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Lil Wayne, Rick Ross Go Too Far with Controversial Lyrics

by Todd A. Smith

 

Responsibility

            To whom much is given, much is required.  For years, celebrities have used the excuse that they are only entertainers when they have faced controversy over negative imagery in their work.

            From the violence in hip-hop to overtly sexual images on television, many celebrities have shied away from responsibility and even shunned the notion that they are role models.  Many believe that art only imitates life, but rappers Rick Ross and Lil Wayne are finding out that the negative aspects of life should not be glorified, as their music has been dropped from the rotation at Michigan’s WUVSIp 103.7 radio station. 

It is time that all entertainers realize that with celebrity and freedom of speech comes responsibility.  And while pushing the envelope might be the norm in Hollywood, pushing people too far can severely damage a career.

            The aforementioned Michigan station decided to ban all music from the two rappers, because of Lil Wayne’s controversial reference to Emmet Till in the remix of Future’s song “Karate Chop” and Ross’ lyrics celebrating date rape in R.O.C.K.O.’s song “U.O.E.N.O.”

            In “U.O.E.N.O.,” Ross raps, “Put Molly all in her champagne, she ain’t even know it.  I took her home and enjoyed that.  She ain’t even know it.”

            According to Foxnews.com, “Molly” is slang for the crystal form of the “date rape” drug MDMA, which distorts reality and lowers inhibitions.

Lil Wayne raps, “beat the p**** up like Emmet Till,” referencing the Chicago teenager who was brutally murdered by bigots in Mississippi in 1955 for allegedly whistling at a White woman.  Those lyrics were immediately chastised by Till’s family and Stevie Wonder, which led to the verse being dropped from the remix of “Karate Chop” according to MTV.com.

            Rappers have pushed the boundaries for years, despite the controversy that it brought.  From profane language to violent content, many rappers believed they were just offering commentary on what they saw in urban America.

            Songs that were once about love became songs about sexual conquests.  Women became B’s and H’s and songs that used to offer solutions to social problems became songs that celebrated the gangster culture of many inner-city communities.

            Many rappers are in a position in their career that others would love to be with millions of adoring fans, lots of money and lots of influence.  And while many would rightfully say that it is not their place to raise other people’s children or change the world, they have to realize that they have been blessed with a platform that could possibly influence the world, so why not make that a positive influence.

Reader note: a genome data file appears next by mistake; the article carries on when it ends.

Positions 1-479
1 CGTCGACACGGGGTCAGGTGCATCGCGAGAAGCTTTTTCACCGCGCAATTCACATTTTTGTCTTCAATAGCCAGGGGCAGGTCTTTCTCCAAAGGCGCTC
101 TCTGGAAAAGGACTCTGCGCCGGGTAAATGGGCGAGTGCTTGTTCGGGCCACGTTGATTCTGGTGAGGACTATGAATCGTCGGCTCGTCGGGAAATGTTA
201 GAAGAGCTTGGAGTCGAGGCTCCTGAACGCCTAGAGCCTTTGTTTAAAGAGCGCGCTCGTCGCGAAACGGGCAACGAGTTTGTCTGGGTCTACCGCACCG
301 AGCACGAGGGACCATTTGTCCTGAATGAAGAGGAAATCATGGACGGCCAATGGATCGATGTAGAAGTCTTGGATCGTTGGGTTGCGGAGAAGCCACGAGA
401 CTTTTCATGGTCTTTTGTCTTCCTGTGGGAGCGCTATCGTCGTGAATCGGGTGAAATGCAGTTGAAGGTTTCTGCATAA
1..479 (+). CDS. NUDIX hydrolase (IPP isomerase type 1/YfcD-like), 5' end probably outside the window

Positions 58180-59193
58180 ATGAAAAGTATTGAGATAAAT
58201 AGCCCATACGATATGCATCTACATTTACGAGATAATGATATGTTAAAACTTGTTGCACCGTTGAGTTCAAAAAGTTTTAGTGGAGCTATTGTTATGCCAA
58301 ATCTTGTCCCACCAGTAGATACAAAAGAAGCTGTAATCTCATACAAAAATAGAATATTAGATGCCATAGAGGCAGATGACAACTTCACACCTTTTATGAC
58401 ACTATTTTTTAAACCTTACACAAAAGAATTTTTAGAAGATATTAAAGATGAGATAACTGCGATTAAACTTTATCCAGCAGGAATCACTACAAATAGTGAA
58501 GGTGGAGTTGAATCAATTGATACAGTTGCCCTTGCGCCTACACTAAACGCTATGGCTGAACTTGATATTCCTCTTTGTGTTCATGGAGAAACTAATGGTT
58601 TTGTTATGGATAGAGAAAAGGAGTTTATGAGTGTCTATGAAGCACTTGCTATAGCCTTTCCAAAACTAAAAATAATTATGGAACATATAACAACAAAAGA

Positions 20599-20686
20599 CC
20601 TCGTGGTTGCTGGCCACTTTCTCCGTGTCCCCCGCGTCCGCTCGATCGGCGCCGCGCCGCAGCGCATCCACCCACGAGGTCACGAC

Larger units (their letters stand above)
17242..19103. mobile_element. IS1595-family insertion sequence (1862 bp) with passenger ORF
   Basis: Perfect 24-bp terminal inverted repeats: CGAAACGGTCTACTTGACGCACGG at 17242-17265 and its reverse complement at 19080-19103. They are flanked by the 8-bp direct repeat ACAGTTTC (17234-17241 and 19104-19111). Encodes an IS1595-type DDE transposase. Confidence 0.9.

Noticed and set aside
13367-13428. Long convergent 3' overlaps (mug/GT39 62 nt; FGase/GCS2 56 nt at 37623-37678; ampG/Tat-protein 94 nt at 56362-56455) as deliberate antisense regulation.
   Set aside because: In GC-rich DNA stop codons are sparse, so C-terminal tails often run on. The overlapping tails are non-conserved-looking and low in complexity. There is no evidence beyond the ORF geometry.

According to a statement released by the Michigan radio station, “The U.S. Department of Justice estimates that over 300,000 women are raped or sexually assaulted per year in the United States alone.  That is a disturbing number and should not be taken lightly. (Rick Ross’) lyrics not only condone the behavior, but he boasts about it in song.  While some feel it’s only entertainment, many feel it sends and encourages the wrong message.  Several individuals and organizations have taken a stand and so are we…We pride ourselves on playing music that is non-degrading and non-violent.  While we believe in freedom of speech, creative writing and individualism, we refuse to be part of the problem by spreading messages that could harm or end someone’s life.”

            In addition to the music ban, Reebok is facing enormous pressure from groups like the women’s rights website Ultraviolet to drop Ross as an endorser of their products, according to FoxNews.com.

            What Lil Wayne, Rick Ross and other entertainers must realize is that they have every right to express themselves in any form or fashion of their choosing without government interference. 

However, that does not mean privately owned radio stations, customers and record stores have to support their controversial material and that could severely hurt their financial success if it leads to fewer radio spins and fewer album sells.

            The “controversial” songs from years past that are still celebrated today were songs that lifted up a community and a nation. 

From the anti-Vietnam War anthem “What’s Going On” by Marvin Gaye to hip-hop’s socially-conscious anthem “The Message” from Grandmaster Flash and the Furious Five, music has always provided commentary on the ills of the world. 

However, the songs that are still revered decades later, are often not those that glorified those ills, but the songs that found a remedy to those ills. 

Date rape and senseless violence are just some of the many problems plaguing society, so why not use the platform that you have been blessed with to solve the problem, not celebrate the problem.

This article was published on Friday 29 March, 2013.
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